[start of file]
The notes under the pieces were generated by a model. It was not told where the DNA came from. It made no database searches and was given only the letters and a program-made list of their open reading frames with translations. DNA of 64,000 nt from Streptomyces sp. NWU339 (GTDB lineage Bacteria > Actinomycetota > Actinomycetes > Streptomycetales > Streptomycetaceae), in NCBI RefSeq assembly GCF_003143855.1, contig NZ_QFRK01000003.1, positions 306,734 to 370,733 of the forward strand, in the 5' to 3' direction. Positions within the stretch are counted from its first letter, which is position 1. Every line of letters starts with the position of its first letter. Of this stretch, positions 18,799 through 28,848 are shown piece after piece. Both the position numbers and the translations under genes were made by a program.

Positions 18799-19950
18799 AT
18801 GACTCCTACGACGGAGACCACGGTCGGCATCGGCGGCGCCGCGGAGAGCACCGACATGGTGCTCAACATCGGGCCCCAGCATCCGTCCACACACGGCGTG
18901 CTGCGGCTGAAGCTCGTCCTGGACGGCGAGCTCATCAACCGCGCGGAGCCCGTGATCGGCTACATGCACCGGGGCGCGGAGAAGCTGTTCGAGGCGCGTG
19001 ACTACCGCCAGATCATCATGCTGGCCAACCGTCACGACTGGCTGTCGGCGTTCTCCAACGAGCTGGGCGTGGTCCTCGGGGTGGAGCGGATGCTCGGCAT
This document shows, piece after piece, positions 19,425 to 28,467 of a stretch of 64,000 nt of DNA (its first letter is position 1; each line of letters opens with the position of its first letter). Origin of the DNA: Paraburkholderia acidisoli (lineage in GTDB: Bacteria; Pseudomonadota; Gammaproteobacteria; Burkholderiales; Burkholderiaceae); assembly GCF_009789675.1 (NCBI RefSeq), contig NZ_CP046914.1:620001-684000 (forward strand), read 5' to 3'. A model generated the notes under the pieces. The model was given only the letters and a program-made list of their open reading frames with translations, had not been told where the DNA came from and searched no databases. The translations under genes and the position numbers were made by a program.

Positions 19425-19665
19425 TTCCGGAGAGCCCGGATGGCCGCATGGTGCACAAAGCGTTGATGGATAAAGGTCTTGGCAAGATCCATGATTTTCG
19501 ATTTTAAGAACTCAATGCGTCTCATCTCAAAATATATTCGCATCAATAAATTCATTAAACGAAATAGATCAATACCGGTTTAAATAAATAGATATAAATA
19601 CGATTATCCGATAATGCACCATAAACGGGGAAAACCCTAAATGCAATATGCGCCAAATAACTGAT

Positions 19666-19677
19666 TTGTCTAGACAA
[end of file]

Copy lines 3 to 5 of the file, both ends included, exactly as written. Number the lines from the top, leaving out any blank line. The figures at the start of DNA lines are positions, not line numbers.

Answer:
18799 AT
18801 GACTCCTACGACGGAGACCACGGTCGGCATCGGCGGCGCCGCGGAGAGCACCGACATGGTGCTCAACATCGGGCCCCAGCATCCGTCCACACACGGCGTG
18901 CTGCGGCTGAAGCTCGTCCTGGACGGCGAGCTCATCAACCGCGCGGAGCCCGTGATCGGCTACATGCACCGGGGCGCGGAGAAGCTGTTCGAGGCGCGTG